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Penang Botanical Gardens.
The Malaysian island of Penang is one of my favorite travel destinations. The historic heart is Georgetown and this is the best place to stay and to enjoy the night life. Outside of the city, though, there are plenty of places to visit.
One place I always visit, and one of the best day-trips from Georgetown, is the Penang Botanical Gardens.
It is around twenty minutes by bus and only ten minutes by taxi. The trip takes you from the bustling city to a relaxing walk in well maintained parkland, filled with fascinating tropical plants.
You can meet a few Macaque monkeys, too...
The main walk circles the entire gardens and takes you to all the important locations.
Walking non-stop it is about thirty minutes round at a leisurely pace. Most visitors will stop at various attractions like the bromeliad house, cactus garden or waterfall so it will take a good deal longer.
In the center is parkland with neatly mowed grass and clumps of trees of all kinds. These include huge hardwood trees like tamarinds and also palm trees like the striking, red-stemmed lipstick palm.
Okay for Young Children or Seniors?
The gardens are built on a slope, essentially the side of a ridge. It is a moderately steep climb from the entrance of the gardens to the top of the park.
Young children may tire. Most adults, even quite elderly people, will cope because the path loops round the ridge and maintains a gentle slope, that is not too stressful.
The Electric Visitor Bus
If you think it might be too much of a walk for any reason, there are little buses which will take you at a slow and pleasant pace around the gardens.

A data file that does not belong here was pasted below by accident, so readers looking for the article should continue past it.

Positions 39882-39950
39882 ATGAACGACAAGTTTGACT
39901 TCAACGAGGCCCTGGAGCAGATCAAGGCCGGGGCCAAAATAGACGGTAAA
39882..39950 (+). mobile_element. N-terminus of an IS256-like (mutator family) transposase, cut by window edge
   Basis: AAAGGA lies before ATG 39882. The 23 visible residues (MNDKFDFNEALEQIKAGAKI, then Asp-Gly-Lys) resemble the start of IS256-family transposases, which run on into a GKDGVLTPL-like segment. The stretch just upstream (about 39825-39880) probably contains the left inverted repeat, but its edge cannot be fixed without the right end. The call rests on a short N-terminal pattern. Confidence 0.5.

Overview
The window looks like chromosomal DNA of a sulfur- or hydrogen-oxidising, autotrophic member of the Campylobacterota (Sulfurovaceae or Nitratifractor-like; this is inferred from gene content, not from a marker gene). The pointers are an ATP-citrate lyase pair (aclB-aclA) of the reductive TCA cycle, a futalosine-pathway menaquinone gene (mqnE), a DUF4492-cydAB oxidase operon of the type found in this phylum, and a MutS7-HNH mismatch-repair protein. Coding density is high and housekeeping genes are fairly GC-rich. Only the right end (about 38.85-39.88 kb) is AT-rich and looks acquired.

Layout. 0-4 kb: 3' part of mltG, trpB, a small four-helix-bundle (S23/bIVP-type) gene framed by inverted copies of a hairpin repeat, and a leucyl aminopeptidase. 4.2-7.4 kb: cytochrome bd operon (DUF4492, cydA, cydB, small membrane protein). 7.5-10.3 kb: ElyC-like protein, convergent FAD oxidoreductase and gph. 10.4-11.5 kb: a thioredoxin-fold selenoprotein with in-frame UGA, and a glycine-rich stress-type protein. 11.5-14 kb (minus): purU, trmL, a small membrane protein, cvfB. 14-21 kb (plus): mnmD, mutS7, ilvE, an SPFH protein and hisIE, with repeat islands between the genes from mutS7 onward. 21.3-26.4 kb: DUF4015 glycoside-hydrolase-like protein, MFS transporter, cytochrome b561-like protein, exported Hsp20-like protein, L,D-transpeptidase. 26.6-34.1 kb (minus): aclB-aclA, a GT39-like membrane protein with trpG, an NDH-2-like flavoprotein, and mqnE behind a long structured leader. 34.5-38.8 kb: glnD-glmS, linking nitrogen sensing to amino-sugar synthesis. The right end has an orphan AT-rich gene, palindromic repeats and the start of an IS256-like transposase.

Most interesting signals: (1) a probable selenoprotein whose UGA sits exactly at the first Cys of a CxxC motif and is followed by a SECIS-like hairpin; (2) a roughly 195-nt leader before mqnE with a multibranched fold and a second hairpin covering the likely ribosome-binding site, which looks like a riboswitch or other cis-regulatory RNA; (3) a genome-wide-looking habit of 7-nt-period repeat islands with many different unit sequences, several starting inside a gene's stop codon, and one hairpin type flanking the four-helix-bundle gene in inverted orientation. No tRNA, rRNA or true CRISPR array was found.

You can just see one in the picture above.
Plants the Garden is Most Proud of
One of the great things about walking around a Botanical Gardens is that trees, shrubs and sometimes even herbs are reliably named.
So you can be sure that when you look at a rubber tree, an ironwood, a tamarind, or a coffee bush that it really is what it says that it is.
The Cannonball tree is very rare and rather unusual. The trunk is thick and covered with a tangle of stems that bare masses of very beautiful flowers.
The name comes from the spherical, cannonball-like buds.
The woman in the picture above gives an idea of the scale. These are striking trees.
Bromeliads are striking plants and the showier species are familiar to gardeners all over the world.
They are not native to SE Asia but many bromiliads are well adapted to rainforest conditions.
Many species in the Penang Botanical Gardens are epiphytes, that is they live on trees rather than in soil.
Above you can see where they are grown. You will see plenty of these plants on trees or in clusters in undergrowth as you walk around.
The cactus garden is small but there are plenty of fine (generally huge) specimens to admire.
The flower of the cactus pictured was about fifteen feet (5 meters) tall.That is tall even for a member of the Agave cactus family!
Other Plant Collections
You will find other plant houses and gardens dotted around the park.
- Water Lilies
There is also a formal garden.
A fast flowing stream runs right through the middle of the gardens and there are a series of waterfalls.
At the top of the ridge, some of the cascades are truly spectacular and have been an attraction for two hundred years, as you can see from the painting above.
Lower down, there are gentler falls where children play.
Much Longer Walks
You can take various hikes from the gardens to the heights of Penang Hill which is a large park in its own right several kilometers away.
You should be properly prepared for a walk through a tropical jungle.
Mosquitoes are not a problem in the botanical gardens, for example, but they will be found in numbers in the shade of the forest.
It is not a good idea to go on your own, in case you fall and cannot walk. You might encounter snakes, giant centipedes and scorpions so always be on the look out away the city and its crowds.
Other Creatures you Might See
A Little History
The gardens can trace their origins back to 1794. A young botanist from London established a small spice garden for the East India Company not long after Georgetown was established.
A taxi works out at around 25 ringgits (about 8 dollars) from Georgetown. Taxis are easy to come by in the high season. Always ask what the journey will cost first, though. Meters are not much used!
The bus route is the number 10. Buses are not as regular as they might be, however. When I visited last, they were only running at 45 minute intervals.
You can work out all your bus travel destinations here:
You could look into the travel passes, too, which are very inexpensive. A seven day bus pass is 30 ringgits!